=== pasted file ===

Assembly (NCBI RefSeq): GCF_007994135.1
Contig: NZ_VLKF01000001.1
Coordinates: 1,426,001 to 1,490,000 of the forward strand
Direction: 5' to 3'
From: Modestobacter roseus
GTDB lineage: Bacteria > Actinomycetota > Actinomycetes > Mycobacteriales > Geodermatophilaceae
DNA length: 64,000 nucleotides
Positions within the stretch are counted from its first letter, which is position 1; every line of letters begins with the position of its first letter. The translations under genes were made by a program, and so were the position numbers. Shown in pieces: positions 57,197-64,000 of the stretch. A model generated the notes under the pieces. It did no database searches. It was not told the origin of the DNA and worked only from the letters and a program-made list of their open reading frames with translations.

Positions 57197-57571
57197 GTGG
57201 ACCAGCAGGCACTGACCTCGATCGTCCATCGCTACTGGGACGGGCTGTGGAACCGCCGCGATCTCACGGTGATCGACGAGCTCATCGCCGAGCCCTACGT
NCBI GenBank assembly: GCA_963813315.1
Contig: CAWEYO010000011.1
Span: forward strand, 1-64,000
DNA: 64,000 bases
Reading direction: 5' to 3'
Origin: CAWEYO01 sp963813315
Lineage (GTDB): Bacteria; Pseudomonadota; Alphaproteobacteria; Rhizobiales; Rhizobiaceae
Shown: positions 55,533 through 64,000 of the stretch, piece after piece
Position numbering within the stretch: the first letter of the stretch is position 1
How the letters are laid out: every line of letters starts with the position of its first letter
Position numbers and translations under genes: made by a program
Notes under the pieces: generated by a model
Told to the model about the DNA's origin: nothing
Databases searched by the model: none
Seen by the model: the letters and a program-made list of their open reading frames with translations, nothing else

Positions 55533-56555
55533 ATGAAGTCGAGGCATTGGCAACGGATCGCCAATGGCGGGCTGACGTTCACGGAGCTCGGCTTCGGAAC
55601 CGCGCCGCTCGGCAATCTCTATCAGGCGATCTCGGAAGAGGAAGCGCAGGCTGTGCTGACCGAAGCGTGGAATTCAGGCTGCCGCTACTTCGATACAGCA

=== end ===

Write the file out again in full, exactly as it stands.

Assembly (NCBI RefSeq): GCF_007994135.1
Contig: NZ_VLKF01000001.1
Coordinates: 1,426,001 to 1,490,000 of the forward strand
Direction: 5' to 3'
From: Modestobacter roseus
GTDB lineage: Bacteria > Actinomycetota > Actinomycetes > Mycobacteriales > Geodermatophilaceae
DNA length: 64,000 nucleotides
Positions within the stretch are counted from its first letter, which is position 1; every line of letters begins with the position of its first letter. The translations under genes were made by a program, and so were the position numbers. Shown in pieces: positions 57,197-64,000 of the stretch. A model generated the notes under the pieces. It did no database searches. It was not told the origin of the DNA and worked only from the letters and a program-made list of their open reading frames with translations.

Positions 57197-57571
57197 GTGG
57201 ACCAGCAGGCACTGACCTCGATCGTCCATCGCTACTGGGACGGGCTGTGGAACCGCCGCGATCTCACGGTGATCGACGAGCTCATCGCCGAGCCCTACGT
NCBI GenBank assembly: GCA_963813315.1
Contig: CAWEYO010000011.1
Span: forward strand, 1-64,000
DNA: 64,000 bases
Reading direction: 5' to 3'
Origin: CAWEYO01 sp963813315
Lineage (GTDB): Bacteria; Pseudomonadota; Alphaproteobacteria; Rhizobiales; Rhizobiaceae
Shown: positions 55,533 through 64,000 of the stretch, piece after piece
Position numbering within the stretch: the first letter of the stretch is position 1
How the letters are laid out: every line of letters starts with the position of its first letter
Position numbers and translations under genes: made by a program
Notes under the pieces: generated by a model
Told to the model about the DNA's origin: nothing
Databases searched by the model: none
Seen by the model: the letters and a program-made list of their open reading frames with translations, nothing else

Positions 55533-56555
55533 ATGAAGTCGAGGCATTGGCAACGGATCGCCAATGGCGGGCTGACGTTCACGGAGCTCGGCTTCGGAAC
55601 CGCGCCGCTCGGCAATCTCTATCAGGCGATCTCGGAAGAGGAAGCGCAGGCTGTGCTGACCGAAGCGTGGAATTCAGGCTGCCGCTACTTCGATACAGCA